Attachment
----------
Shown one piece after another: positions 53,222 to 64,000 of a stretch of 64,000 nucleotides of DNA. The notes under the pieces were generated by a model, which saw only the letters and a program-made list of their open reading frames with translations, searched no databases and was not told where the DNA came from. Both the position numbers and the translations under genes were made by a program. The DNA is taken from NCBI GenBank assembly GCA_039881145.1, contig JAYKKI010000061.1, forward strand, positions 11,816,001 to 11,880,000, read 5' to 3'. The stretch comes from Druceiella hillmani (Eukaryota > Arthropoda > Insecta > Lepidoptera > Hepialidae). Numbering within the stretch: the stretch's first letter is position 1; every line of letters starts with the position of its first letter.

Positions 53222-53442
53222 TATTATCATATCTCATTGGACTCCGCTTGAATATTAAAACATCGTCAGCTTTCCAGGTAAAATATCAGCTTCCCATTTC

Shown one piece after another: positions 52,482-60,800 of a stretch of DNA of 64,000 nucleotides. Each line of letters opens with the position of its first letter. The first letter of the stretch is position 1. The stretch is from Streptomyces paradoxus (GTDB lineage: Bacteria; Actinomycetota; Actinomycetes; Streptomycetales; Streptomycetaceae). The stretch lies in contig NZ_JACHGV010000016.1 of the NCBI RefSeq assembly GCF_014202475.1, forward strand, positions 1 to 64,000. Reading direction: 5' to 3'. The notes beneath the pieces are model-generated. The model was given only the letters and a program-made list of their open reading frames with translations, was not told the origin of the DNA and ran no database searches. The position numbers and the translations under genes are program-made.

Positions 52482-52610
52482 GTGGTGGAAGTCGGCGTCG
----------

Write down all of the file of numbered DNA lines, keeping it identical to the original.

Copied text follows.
Shown one piece after another: positions 53,222 to 64,000 of a stretch of 64,000 nucleotides of DNA. The notes under the pieces were generated by a model, which saw only the letters and a program-made list of their open reading frames with translations, searched no databases and was not told where the DNA came from. Both the position numbers and the translations under genes were made by a program. The DNA is taken from NCBI GenBank assembly GCA_039881145.1, contig JAYKKI010000061.1, forward strand, positions 11,816,001 to 11,880,000, read 5' to 3'. The stretch comes from Druceiella hillmani (Eukaryota > Arthropoda > Insecta > Lepidoptera > Hepialidae). Numbering within the stretch: the stretch's first letter is position 1; every line of letters starts with the position of its first letter.

Positions 53222-53442
53222 TATTATCATATCTCATTGGACTCCGCTTGAATATTAAAACATCGTCAGCTTTCCAGGTAAAATATCAGCTTCCCATTTC

Shown one piece after another: positions 52,482-60,800 of a stretch of DNA of 64,000 nucleotides. Each line of letters opens with the position of its first letter. The first letter of the stretch is position 1. The stretch is from Streptomyces paradoxus (GTDB lineage: Bacteria; Actinomycetota; Actinomycetes; Streptomycetales; Streptomycetaceae). The stretch lies in contig NZ_JACHGV010000016.1 of the NCBI RefSeq assembly GCF_014202475.1, forward strand, positions 1 to 64,000. Reading direction: 5' to 3'. The notes beneath the pieces are model-generated. The model was given only the letters and a program-made list of their open reading frames with translations, was not told the origin of the DNA and ran no database searches. The position numbers and the translations under genes are program-made.

Positions 52482-52610
52482 GTGGTGGAAGTCGGCGTCG